At the time, a lively exchange took place, which The Mark’s editors have for some reason seen fit to suppress.* I myself made the following points:
The concerted opposition to the Clown Car brigade’s management of Rights and Democracy is not motivated by “anti-Semitism” (in Terry’s words, tapping into a “Jews Behaving Badly” meme). Playing that neo-McCarthyist card simply won’t work: no one could accuse Maclean’s journo Paul Wells, who has spearheaded the opposition, of anything of the kind. Besides, it’s a foolish accusation on its face, given that a majority of the Gang of Seven who seized control of R&D last January happen to be non-Jewish.
Terry tried to draw a straight line between the late unlamented presidency of Jean-Louis Roy and the present Board—echoing David Matas’ claim, dismembered by Paul Wells, that the new folks were simply trying to put R&D’s financial house in order. That won’t wash, because the straight line somehow missed two vital years of R&D history—the presidency of Rémy Beauregard, who came in after Roy and quickly set about reforming R&D’s financial practices.
And now we have the Deloitte and Touche audit, which backs up almost every word the critics have been saying all along. It wasn’t in their mandate, alas, to check out the antics of the current Board—including handsome honoraria, pointless investigations to the tune of nearly $400,000 of taxpayers’ cash, and hiring each other on contract.
Or this sort of thing, courtesy of Paul Wells:
…Peter Stockland, who ran (runs?) Prima Communications, which R&D contracted without tender at considerable cost to the taxpayer and which put out one news release before merging his little think tank thingie with a little think tank thingie run by Michael van Pelt, a member of the R&D board.
Indeed, Wells didn’t mince words after the D&T report was leaked: he calls Beauregard’s persecutors and post-mortem defamers “scoundrels,” and the word is entirely and precisely apt.
What is Glavin left with? Not much. And so he calls for the dissolution of R&D, after having the face to say that “we should not be surprised” by the Deloitte and Touche report. Agreed, of course: we should not. But given his article in The Mark, I suspect Terry was more than a little disappointed. Parturient montes, nascetur ridiculus mus.
A few points:
Glavin quotes the D&T auditors: “Our work did not have the objective of detecting errors or fraud that might exist… All the facts related in this report are only based on the documents provided to us.” “Some witch hunt,” he sneers. Is he so unfamiliar with auditors’ reports that he doesn’t recognize boilerplate legal disclaimer language when he sees it?
He questions the $400,000 figure: this, he says, “will no doubt come as a surprise to the Rights and Democracy board, among others.” But the figure is accurate. It comprises the quarter-million dollar audit itself, the SIRCO investigation of senior staff (whose report is still under wraps) and related legal and public relations costs. If Glavin is only objecting to the notion that this was spent “to discredit the now-deceased former head of the organization,” that’s a mere quibble. The funds were expended to find evidence that Beauregard ran a sloppy, even corrupt shop. They were wasted. End of story.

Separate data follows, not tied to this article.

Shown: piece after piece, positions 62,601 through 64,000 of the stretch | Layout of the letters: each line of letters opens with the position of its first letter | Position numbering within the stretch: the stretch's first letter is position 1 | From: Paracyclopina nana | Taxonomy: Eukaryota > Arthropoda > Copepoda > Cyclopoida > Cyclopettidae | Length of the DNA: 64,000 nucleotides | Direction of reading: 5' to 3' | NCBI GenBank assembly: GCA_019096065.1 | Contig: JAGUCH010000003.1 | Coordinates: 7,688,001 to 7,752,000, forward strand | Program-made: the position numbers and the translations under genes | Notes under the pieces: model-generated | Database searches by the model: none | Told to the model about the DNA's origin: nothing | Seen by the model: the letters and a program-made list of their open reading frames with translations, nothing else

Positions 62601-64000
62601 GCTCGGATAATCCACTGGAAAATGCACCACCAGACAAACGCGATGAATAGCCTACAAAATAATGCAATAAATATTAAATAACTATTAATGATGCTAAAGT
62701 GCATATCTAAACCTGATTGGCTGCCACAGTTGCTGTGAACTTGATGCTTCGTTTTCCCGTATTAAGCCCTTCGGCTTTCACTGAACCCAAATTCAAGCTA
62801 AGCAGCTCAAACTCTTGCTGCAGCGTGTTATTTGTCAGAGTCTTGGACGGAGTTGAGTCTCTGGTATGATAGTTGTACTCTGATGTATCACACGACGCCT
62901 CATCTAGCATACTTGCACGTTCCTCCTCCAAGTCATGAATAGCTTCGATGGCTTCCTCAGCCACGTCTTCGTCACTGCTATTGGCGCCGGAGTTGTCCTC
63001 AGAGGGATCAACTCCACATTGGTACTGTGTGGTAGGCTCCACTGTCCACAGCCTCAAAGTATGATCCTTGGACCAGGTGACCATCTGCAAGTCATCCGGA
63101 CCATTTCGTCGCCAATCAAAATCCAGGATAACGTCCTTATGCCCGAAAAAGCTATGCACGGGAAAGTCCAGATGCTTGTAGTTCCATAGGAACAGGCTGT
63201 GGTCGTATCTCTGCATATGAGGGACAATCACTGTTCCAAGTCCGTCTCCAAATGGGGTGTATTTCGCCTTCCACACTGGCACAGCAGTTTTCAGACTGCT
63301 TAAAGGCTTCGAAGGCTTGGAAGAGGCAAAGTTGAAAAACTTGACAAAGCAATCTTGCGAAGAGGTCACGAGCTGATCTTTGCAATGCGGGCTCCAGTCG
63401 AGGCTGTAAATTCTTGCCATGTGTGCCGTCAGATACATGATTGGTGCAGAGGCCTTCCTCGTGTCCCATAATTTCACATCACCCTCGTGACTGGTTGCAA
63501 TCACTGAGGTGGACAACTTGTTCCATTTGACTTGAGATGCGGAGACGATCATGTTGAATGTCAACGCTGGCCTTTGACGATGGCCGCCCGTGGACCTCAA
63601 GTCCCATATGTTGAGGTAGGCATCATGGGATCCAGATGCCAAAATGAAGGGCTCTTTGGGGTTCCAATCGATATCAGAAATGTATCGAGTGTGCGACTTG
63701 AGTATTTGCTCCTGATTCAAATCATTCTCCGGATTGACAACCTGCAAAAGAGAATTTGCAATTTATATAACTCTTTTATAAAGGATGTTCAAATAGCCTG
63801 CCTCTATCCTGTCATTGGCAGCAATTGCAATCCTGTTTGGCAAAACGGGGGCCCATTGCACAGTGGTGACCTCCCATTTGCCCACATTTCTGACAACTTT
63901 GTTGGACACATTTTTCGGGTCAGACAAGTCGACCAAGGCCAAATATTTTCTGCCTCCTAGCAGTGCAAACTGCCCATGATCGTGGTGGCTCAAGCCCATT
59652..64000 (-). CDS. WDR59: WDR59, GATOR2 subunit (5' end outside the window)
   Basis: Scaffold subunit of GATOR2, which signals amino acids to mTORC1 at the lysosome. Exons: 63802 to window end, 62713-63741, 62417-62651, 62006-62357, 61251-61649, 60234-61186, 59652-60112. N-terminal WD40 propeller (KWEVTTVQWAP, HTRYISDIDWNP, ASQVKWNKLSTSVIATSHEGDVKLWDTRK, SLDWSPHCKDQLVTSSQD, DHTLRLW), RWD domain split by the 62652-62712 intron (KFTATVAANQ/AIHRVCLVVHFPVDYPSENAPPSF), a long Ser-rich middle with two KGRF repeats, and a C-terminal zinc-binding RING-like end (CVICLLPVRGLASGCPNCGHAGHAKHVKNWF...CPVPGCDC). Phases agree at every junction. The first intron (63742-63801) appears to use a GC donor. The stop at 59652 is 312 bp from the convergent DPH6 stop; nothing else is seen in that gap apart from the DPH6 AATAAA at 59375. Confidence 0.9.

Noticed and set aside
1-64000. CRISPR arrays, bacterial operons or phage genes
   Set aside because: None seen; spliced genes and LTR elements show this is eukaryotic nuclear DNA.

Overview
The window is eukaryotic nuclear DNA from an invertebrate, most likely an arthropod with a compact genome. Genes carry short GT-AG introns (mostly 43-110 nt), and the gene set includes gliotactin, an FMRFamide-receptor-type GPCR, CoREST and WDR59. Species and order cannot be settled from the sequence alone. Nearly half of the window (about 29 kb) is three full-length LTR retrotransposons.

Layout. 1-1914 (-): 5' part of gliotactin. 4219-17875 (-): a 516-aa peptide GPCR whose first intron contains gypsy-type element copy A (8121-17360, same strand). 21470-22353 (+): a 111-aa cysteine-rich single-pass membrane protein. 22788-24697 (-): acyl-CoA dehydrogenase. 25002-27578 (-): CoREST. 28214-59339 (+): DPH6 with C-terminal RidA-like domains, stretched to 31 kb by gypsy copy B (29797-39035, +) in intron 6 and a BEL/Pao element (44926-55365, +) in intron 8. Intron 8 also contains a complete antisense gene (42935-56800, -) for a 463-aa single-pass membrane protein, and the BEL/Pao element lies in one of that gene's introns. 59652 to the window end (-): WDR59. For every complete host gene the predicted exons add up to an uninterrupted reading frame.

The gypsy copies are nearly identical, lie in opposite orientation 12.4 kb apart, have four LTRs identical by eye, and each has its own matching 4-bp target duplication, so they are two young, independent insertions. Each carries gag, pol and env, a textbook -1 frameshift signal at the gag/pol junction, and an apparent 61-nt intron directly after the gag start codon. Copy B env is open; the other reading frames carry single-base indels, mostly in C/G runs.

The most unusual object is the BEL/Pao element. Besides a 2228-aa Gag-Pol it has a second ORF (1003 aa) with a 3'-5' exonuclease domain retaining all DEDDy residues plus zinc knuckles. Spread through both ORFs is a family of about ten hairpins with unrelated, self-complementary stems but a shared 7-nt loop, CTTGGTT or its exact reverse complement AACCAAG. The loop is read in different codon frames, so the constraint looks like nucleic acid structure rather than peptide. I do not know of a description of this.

“Whether Rights and Democracy’s board is ‘pro-Israel,’” says Glavin, “is both a dubious assertion and immaterial to everything except conspiracy theories involving shadowy Zionists.” Well, hardly. The sympathies of many of the recently-appointed Board members are fairly well-known, because they themselves have been vocal on the subject.
Current Board Chair Aurel Braun has hardly been reticent on the question of Israel and the three small R&D grants ($30K all told, not $10K as Terry says) given to Middle East human rights organizations. Arabic-speaking staff have been subject to racial profiling under the new administration. The notion, advanced by Board member David Matas, that the fuss was all about finances and that ME politics didn’t come into it, rings rather hollow. Again, Paul Wells was on this months ago.
Whether the vote in January to “repudiate” the three grants was 7-6 as has been widely reported, or 9-0, as Matas said, or 8-0 as Braun said, is immaterial. We don’t have the Minutes of that meeting, only conflicting accounts of what went on at it.
Of far more interest, it seems to me (and no one else appears to have picked this up), is that the original 13-member Board has now shrunk to 9. What’s up with that?
In any case, perhaps Glavin and I are in mild agreement. The current expensive and unfunny comic opera has to cease: enough is enough. But I see no reason to knock the house down because it presently contains scoundrels. Instead, I hope that the functioning mandate of the organization might be restored by sending the Clown Car brigade off into the sunset and replacing them with professionals. Is that really asking so much?
UPDATE: Gerard Latulippe reacts:
While the Deloitte report did not identify any illegalities, fraud or embezzlement during the period under review, it did reveal serious problems of governance.
And the improvement in governance this year has indeed been remarkable.
* I have now been assured by The Mark that the disappearance of the comments was a “technical glitch” and will be fixed shortly.